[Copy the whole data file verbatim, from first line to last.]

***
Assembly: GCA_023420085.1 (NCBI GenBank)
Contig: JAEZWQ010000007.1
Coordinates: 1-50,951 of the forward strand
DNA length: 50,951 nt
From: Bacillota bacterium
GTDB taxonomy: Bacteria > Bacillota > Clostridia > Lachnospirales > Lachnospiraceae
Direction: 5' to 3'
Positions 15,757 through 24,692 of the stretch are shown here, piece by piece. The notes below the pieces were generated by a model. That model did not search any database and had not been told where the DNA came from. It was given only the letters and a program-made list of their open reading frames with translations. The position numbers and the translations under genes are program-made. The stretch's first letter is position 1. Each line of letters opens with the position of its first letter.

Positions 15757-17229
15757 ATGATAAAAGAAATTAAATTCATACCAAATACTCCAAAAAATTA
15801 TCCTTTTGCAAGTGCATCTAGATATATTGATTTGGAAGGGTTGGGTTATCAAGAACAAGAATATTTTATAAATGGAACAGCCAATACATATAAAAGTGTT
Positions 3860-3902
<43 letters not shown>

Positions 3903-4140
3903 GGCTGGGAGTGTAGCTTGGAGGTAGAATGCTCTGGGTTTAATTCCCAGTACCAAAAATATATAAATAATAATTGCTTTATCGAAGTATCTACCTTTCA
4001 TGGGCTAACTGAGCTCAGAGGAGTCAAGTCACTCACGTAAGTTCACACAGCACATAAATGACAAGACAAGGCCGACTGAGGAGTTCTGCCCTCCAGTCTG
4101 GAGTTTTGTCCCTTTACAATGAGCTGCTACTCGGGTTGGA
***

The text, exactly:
Assembly: GCA_023420085.1 (NCBI GenBank)
Contig: JAEZWQ010000007.1
Coordinates: 1-50,951 of the forward strand
DNA length: 50,951 nt
From: Bacillota bacterium
GTDB taxonomy: Bacteria > Bacillota > Clostridia > Lachnospirales > Lachnospiraceae
Direction: 5' to 3'
Positions 15,757 through 24,692 of the stretch are shown here, piece by piece. The notes below the pieces were generated by a model. That model did not search any database and had not been told where the DNA came from. It was given only the letters and a program-made list of their open reading frames with translations. The position numbers and the translations under genes are program-made. The stretch's first letter is position 1. Each line of letters opens with the position of its first letter.

Positions 15757-17229
15757 ATGATAAAAGAAATTAAATTCATACCAAATACTCCAAAAAATTA
15801 TCCTTTTGCAAGTGCATCTAGATATATTGATTTGGAAGGGTTGGGTTATCAAGAACAAGAATATTTTATAAATGGAACAGCCAATACATATAAAAGTGTT
Positions 3860-3902
<43 letters not shown>

Positions 3903-4140
3903 GGCTGGGAGTGTAGCTTGGAGGTAGAATGCTCTGGGTTTAATTCCCAGTACCAAAAATATATAAATAATAATTGCTTTATCGAAGTATCTACCTTTCA
4001 TGGGCTAACTGAGCTCAGAGGAGTCAAGTCACTCACGTAAGTTCACACAGCACATAAATGACAAGACAAGGCCGACTGAGGAGTTCTGCCCTCCAGTCTG
4101 GAGTTTTGTCCCTTTACAATGAGCTGCTACTCGGGTTGGA